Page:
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Party like it's 1787

Happy birthday, U.S. Constitution, and, for our sake, many happy returns.


That's right, our own founding document is 222 years old today. But just because the charter turned 21 all the way back in 1808 doesn't mean there shouldn't be a party — or at least a panel discussion.

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The James E. Rogers College of Law will be holding the UA's official Constitution Day event today from 1 to 4 p.m. in the college's Ares Auditorium, Room 164.


Noted legal scholars will break down some of the most important cases from the last term of the U.S. Supreme Court at the 11th annual Constitution Day Supreme Court Review.


Panelists include Gregory Garre, a former U.S. Solicitor General, Justice W. Scott Bales of the Arizona Supreme Court and Prof. David Marcus of the College of Law.


The discussion will be moderated by Sally Rider, director of the UA's William H. Rehnquist Center on the Constitutional Structures of Government.


The Daily Wildcat editor in chief caught up with Rider to discuss Constitution Day and her own experience working under Chief Justice William Rehnquist.



Are there any overall themes you're planning to touch on with this event?


Sometimes the presenters will try to tie the cases together, but they're pretty disparate. We try to pick cases that will be interesting and educational to the audience.



You served as administrative assistant to Chief Justice William Rehnquist. What was the experience like being so close to those Constitutional processes?


It was very interesting to get to know the Justices as people and see how the institution runs, how the third branch of government runs. It's run pretty efficiently. The chief, even now, has four law clerks, two secretaries and an aide to the chief justice. It's a pretty small staff.



Now that you're in academia, what's the difference between working for the court and studying it?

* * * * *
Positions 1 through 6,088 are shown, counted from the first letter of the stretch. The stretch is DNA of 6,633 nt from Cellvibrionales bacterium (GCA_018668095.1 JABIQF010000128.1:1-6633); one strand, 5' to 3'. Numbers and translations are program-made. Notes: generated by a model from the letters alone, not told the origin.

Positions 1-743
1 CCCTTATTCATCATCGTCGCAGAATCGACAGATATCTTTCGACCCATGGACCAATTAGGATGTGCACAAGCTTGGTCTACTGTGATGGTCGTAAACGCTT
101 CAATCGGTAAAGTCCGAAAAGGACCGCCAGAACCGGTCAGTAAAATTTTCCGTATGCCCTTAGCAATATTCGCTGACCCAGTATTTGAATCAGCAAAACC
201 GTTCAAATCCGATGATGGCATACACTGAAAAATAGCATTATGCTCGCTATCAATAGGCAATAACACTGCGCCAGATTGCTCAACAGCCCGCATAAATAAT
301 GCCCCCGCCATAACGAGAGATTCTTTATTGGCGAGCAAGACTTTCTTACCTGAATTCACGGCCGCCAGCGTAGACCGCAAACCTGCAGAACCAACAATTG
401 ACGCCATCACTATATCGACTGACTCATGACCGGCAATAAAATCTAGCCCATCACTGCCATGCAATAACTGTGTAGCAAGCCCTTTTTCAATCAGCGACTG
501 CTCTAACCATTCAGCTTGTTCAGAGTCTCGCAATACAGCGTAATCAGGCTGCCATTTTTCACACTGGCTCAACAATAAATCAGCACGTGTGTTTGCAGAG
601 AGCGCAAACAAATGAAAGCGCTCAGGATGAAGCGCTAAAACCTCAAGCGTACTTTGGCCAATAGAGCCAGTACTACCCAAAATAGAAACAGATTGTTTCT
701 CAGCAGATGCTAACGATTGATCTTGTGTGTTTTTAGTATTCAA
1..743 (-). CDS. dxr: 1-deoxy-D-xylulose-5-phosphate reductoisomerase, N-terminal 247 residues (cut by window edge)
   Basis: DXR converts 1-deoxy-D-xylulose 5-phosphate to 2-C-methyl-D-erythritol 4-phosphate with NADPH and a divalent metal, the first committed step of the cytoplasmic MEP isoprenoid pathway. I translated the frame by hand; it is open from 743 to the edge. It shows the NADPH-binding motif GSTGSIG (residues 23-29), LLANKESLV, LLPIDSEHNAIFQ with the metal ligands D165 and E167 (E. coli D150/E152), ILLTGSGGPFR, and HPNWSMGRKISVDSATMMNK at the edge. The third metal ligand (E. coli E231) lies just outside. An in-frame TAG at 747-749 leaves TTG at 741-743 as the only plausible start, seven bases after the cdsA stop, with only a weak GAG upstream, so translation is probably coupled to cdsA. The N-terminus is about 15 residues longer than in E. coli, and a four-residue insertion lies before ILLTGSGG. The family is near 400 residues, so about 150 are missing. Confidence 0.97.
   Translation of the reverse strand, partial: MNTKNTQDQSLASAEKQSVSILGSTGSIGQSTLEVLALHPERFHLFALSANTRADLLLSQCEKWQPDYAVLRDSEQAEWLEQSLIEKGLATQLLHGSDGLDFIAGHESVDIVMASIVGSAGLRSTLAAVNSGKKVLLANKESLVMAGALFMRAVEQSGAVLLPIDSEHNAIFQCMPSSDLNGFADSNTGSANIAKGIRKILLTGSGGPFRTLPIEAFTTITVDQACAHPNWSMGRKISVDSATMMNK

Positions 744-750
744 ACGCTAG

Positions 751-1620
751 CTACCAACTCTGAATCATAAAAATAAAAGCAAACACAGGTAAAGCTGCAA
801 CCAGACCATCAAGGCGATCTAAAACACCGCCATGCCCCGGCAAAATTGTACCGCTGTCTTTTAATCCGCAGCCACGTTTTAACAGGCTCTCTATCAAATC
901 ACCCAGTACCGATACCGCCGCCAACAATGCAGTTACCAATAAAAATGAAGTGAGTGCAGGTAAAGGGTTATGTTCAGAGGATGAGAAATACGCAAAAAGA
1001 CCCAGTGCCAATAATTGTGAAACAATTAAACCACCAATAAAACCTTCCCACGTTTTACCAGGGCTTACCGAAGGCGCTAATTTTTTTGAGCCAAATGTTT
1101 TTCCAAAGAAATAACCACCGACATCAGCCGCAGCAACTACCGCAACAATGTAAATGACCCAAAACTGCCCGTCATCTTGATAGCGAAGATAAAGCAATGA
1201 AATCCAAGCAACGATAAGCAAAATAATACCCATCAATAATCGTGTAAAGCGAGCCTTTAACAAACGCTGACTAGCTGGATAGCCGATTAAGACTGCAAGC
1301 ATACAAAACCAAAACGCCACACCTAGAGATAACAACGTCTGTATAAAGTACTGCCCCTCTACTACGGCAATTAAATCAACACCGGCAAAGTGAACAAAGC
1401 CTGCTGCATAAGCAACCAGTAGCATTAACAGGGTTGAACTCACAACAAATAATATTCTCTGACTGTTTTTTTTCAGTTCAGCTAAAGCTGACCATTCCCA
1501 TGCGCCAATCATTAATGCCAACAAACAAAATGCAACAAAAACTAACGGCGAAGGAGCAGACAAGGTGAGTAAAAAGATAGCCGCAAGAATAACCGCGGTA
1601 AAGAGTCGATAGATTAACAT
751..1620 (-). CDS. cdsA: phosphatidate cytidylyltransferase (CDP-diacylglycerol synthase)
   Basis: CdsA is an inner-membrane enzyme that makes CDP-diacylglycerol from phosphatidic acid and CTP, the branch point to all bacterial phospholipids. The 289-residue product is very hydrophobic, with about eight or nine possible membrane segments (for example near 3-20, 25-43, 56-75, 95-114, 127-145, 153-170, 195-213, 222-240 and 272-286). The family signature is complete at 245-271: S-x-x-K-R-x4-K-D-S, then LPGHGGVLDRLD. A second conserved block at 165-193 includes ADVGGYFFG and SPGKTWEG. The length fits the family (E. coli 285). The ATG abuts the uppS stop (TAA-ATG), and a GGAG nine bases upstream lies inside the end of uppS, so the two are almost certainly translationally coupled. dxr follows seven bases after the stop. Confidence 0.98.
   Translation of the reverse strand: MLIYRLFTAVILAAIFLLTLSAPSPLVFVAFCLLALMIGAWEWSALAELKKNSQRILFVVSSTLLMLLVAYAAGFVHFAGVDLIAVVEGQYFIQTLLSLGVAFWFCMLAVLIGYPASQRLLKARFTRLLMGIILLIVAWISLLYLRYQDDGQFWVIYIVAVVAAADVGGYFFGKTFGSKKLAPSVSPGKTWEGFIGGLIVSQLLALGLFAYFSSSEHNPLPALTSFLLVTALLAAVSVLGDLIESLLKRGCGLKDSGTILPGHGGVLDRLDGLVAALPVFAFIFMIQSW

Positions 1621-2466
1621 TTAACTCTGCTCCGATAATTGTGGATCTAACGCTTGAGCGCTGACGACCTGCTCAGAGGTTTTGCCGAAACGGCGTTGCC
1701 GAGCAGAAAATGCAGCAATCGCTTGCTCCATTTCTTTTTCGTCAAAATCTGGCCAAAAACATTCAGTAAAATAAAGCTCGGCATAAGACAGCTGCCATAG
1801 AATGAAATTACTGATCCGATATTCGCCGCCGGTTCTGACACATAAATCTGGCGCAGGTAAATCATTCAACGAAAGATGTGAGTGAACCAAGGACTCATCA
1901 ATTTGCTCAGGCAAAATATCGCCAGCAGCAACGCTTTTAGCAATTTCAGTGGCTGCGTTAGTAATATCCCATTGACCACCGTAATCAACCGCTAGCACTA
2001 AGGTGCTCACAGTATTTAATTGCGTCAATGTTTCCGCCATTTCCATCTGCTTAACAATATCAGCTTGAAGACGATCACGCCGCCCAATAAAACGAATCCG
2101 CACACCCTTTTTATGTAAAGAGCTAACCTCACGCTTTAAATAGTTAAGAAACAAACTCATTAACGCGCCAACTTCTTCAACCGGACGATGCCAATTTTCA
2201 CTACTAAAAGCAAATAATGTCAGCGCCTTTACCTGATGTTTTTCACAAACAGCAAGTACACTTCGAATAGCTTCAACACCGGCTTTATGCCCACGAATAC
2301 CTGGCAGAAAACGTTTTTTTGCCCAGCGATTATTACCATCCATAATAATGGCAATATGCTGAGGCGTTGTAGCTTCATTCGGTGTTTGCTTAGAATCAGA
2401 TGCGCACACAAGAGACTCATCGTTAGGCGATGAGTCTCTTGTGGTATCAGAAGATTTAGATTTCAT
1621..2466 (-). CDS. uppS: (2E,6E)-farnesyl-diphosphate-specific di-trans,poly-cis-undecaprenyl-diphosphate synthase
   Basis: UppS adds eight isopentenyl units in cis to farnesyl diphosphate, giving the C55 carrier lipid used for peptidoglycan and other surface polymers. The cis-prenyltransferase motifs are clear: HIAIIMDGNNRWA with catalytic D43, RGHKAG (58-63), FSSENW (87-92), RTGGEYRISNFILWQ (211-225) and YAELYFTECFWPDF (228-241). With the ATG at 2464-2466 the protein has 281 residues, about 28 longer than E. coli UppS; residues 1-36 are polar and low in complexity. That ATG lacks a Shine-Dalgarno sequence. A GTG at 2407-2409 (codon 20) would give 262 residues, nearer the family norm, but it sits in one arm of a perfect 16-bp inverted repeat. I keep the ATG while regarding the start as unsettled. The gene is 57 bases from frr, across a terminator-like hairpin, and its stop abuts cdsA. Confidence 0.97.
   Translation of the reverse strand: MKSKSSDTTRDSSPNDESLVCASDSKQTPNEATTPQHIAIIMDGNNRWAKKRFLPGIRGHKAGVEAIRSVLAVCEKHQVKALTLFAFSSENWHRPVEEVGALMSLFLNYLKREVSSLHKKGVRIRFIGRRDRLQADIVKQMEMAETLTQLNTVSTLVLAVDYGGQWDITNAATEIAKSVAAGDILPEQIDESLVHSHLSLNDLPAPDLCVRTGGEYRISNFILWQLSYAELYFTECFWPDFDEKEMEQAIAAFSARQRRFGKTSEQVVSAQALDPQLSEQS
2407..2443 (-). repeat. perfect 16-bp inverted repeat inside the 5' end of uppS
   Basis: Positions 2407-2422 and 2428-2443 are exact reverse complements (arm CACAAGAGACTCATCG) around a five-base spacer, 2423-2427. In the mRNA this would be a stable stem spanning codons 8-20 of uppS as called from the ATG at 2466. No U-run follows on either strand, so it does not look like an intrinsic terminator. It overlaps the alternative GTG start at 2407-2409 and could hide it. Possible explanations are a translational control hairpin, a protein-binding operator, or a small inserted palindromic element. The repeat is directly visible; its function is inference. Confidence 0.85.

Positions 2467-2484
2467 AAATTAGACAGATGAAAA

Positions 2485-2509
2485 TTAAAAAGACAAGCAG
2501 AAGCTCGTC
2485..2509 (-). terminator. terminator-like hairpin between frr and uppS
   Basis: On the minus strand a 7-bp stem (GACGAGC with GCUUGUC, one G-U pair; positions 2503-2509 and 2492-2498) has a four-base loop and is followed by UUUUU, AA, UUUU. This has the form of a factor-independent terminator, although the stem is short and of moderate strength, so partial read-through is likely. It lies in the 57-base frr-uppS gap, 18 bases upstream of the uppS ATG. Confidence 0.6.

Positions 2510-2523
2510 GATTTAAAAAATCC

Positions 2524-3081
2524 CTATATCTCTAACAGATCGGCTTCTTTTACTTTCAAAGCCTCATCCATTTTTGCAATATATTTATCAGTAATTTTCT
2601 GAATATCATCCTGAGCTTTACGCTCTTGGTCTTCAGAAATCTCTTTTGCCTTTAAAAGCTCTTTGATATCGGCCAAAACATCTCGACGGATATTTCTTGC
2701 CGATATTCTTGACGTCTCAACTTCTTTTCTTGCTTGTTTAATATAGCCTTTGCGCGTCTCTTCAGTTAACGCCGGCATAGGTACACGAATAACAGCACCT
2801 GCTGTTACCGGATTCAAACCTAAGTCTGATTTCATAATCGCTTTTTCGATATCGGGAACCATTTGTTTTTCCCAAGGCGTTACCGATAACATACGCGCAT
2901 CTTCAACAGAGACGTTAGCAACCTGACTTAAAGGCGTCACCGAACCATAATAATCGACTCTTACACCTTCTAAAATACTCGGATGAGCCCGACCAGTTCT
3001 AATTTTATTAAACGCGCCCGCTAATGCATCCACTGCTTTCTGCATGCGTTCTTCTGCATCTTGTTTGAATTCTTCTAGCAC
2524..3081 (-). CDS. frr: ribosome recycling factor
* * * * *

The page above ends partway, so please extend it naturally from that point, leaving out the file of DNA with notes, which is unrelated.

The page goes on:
The Center is non-partisan, so I'm still pretty careful not to stake positions on issues. Its mission is to educate the public on federalism, separation of powers and judicial independence. We have a lot of programs. We have First Mondays where we go into the high schools and teach students about the role of judicial independence. It's fun.



Everybody's aware of the fact that, yes, there is a Constitution, but do you feel like most Americans understand how it actually works?


There's a recent poll that's often cited where more American students could name the Three Stooges than the three branches of government. If they can't even name the branches of government then it's hard to imagine they understand how the Constitution works …. We need more civics education.



What do you think are the most important Constitutional issues facing the country right now?


Obviously the campaign finance case (the Supreme Court) just heard. That will be very interesting to see whether it's decided narrowly or broadly. (Chief Justice) Roberts has gone on record saying the court should decide things more narrowly. It will be interesting to see if they write a narrow (decision) or a broad one … Another interesting thing this term will be to see Justice Sotomayor. They say each time you get a new member you get a new court. So we'll see how that plays out.



Will there be a birthday cake for the Constitution at the Rehnquist Center's event?


There's not going to be a birthday cake. But there is going to be a reception afterwards.


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